Another thing people tend to say is, especially if they are talking about karma, which is just another way of saying cause and effect, ‘If you do good, good things will happen to you, and if you do bad, bad things will happen to you.’ Well, this would be true if we all lived in our own personal bubbles, but we don’t. What you do will affect others, and what they do will affect you.

This is why good things happen to bad people and bad things happen to good people. It is because we all get affected by other people’s actions. So, the cause of your bad fortune may not even be your fault. Here is an example, you may be the best driver in the world and you always stop at red lights and you never go above the speed limit. Again, that would be fine if you drove around in a bubble. But we don’t and we could end up having an accident because of someone else’s bad driving. So, the cause of your accident was their dangerous driving of someone else. The effect was you ended up with a damaged car.


Once you understand the concept of cause and effect, so many other things

start to fall into place

For me, I like this teaching because it stops me playing the blame game. I understand that there is not going to be one thing or person I can say caused what happened. So, that stops me asking why, why, why. It also teaches me that whatever action I take there will be a consequence. So, I always think before I act.

I understand this concept may seem a little difficult to understand at first, so I would suggest you contemplate it during your meditation practice. While meditating ask yourself questions like this:

Can things appear without a cause?

Can things have more than one cause?

Do my actions have consequences?

I can assure you, once you understand the concept of cause and effect, so many other things start to fall into place.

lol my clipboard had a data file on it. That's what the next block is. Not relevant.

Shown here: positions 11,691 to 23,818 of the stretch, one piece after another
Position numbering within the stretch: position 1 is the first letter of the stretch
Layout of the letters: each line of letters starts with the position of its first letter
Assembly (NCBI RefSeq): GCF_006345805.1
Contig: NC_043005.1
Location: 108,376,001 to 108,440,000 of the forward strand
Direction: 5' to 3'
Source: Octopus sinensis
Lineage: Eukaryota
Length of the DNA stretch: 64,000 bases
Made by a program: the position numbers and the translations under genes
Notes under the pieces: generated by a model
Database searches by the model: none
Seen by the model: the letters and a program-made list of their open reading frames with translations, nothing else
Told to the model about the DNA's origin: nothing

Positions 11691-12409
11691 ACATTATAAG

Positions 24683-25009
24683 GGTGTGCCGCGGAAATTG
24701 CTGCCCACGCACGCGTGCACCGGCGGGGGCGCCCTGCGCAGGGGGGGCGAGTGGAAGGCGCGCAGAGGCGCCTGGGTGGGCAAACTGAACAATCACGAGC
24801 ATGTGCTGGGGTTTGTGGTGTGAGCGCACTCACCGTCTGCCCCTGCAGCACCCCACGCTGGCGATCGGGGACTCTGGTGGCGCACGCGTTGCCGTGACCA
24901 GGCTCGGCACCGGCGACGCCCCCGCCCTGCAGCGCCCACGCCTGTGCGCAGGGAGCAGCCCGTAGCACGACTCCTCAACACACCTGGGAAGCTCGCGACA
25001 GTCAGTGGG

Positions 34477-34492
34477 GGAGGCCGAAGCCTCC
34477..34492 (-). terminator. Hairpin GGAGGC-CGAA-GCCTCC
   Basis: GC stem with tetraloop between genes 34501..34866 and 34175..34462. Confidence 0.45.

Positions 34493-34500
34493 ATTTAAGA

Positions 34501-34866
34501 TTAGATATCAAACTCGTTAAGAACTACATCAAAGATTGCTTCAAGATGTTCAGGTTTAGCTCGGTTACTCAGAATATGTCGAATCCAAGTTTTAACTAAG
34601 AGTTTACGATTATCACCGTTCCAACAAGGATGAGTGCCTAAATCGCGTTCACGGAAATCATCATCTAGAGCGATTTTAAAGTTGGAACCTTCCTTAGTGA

You can read more blogs, listen to podcasts, watch videos and practice guided meditations on the Buddhism Guide app. Available from the Apple Store and Google Play.

If you would like to become a supporter of Buddhism Guides work, such as podcasts, blogs, videos and guided meditation practices, please visit here. You can support for as little as $2 a month.



Buddhism Guide Crisis Resource

Listed below are videos, podcasts and guided meditations that have been taken from Buddhism Guide archive. They have been specially selected to help you during difficult and challenging times.

Coronavirus: Coping Mindfully

The Coronavirus is making many of us work from home or self-isolate. This can cause mental health issues and even lower our immune system. In this video Yeshe Rabgye introduces various mindful meditation practices that will help you deal with anxiety and a sense of panic. View the video here.

Guided meditation to reduce coronavirus fear and anxiety

The world is going through a very challenging time, due to the Coronavirus. Many people are becoming sick and having to isolate. This is causing huge amounts of fear, anxiety and panic. All of these ultimately stem from our minds. It is not possible to control the spread of the virus, but it is possible to control our minds and the way we respond to it. This guided meditation will help you deal with your thoughts of fear, anxiety and panic by showing you they are just thoughts and so we can learn to let them go. View the video here.